The dead of winter forecast called for snow followed by a deep freeze. I don’t mind cutting with a little snow and if it turned into a blizzard, well, then I’d just have to quit and enjoy it. So I made my way out to the Springs without a care in the world; happy and at peace.
The work site was, again, the cut-off trail. This land of oak giants by the riverside is thick with buckthorn, and it was gratifying indeed to give them a good whacking.
The snow started falling immediately after I took that video and it didn’t take long until I was pretty thoroughly soaked. The work is strenuous and kept me warm despite the wet. I cut my limit of 6 tankfuls and called it a day.
After changing into some dry clothes, I did a little sight seeing. Below is where the trail first breaks out into the main prairie.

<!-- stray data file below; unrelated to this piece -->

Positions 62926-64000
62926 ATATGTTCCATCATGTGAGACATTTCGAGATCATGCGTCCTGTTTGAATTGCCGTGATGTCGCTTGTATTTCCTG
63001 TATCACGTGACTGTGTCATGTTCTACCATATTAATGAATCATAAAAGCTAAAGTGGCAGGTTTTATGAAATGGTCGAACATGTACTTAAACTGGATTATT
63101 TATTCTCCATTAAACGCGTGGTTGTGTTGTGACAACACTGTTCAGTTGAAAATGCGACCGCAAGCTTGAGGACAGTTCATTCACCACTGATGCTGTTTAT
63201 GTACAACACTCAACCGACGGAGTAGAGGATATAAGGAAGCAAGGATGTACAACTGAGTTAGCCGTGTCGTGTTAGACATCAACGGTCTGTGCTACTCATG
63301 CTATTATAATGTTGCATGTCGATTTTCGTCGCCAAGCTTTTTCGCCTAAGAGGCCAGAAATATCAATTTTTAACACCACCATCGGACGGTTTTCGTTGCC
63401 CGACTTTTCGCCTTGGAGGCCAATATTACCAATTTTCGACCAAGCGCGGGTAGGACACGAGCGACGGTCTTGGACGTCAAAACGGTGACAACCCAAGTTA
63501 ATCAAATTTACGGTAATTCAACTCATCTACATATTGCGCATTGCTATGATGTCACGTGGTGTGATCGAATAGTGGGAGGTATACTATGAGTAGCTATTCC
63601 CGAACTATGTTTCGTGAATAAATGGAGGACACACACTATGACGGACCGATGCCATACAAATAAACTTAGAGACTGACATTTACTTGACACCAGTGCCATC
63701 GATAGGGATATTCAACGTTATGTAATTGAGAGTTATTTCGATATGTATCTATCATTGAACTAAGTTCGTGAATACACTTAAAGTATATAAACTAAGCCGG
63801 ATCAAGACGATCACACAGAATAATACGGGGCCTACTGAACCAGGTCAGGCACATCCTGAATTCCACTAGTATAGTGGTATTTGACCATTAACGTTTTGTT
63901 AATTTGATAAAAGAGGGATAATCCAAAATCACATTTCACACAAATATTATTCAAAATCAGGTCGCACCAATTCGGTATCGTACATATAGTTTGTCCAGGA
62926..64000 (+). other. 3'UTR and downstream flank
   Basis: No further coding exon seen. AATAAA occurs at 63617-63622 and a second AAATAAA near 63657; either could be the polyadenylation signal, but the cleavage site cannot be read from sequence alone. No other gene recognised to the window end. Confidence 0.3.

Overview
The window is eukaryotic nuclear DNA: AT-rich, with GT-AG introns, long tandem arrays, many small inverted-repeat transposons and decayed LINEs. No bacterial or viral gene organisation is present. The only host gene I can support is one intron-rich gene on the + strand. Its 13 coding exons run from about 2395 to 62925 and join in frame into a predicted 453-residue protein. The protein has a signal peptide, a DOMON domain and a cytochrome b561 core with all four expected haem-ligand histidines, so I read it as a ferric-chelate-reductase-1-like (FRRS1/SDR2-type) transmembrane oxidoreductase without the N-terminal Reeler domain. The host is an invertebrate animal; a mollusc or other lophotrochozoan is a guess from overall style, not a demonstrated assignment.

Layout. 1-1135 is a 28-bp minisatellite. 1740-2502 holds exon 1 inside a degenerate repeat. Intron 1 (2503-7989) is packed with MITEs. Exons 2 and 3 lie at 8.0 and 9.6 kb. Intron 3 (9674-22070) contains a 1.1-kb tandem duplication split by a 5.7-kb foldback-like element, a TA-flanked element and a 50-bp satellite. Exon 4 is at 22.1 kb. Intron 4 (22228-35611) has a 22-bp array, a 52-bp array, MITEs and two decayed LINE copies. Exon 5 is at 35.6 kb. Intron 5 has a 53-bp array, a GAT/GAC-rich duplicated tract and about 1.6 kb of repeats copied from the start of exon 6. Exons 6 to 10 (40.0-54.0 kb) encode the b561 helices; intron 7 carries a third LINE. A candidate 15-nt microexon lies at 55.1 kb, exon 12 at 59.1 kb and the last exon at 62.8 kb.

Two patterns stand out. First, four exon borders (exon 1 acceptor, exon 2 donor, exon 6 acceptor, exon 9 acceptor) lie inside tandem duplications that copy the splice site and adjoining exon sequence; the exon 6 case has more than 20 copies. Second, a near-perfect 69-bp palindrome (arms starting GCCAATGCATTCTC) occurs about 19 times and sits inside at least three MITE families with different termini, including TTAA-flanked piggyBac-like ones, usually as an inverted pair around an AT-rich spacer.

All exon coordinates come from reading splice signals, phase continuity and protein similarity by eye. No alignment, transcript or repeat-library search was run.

Now that we have hiked the river from the Scuppernong Spring all the way to Hwy N, I finally know what I’m looking at and can see where the Scuppernong River threads its way through the hills to the west. Below we see the Marl Pit and the Indian campground.
Below is along the north side of the river, along the cut-off trail, just upstream from the bridge where the ground water monitoring station was installed. This is where we will be cutting next.
Continuing down the cut-off trail.
Here is that huge oak that looks like it was lifted right out of the ground.
New views of the river are opening up along the cut-off trail.
Below is an old cranberry bog where the cut-off trail joins the main loop.
The old barn site.
Looking across the river from the hotel site at the work in progress on the cut-off trail.
The water is up a bit!
Thanks for taking the time to enjoy the Springs with me, and I hope to see you there soon!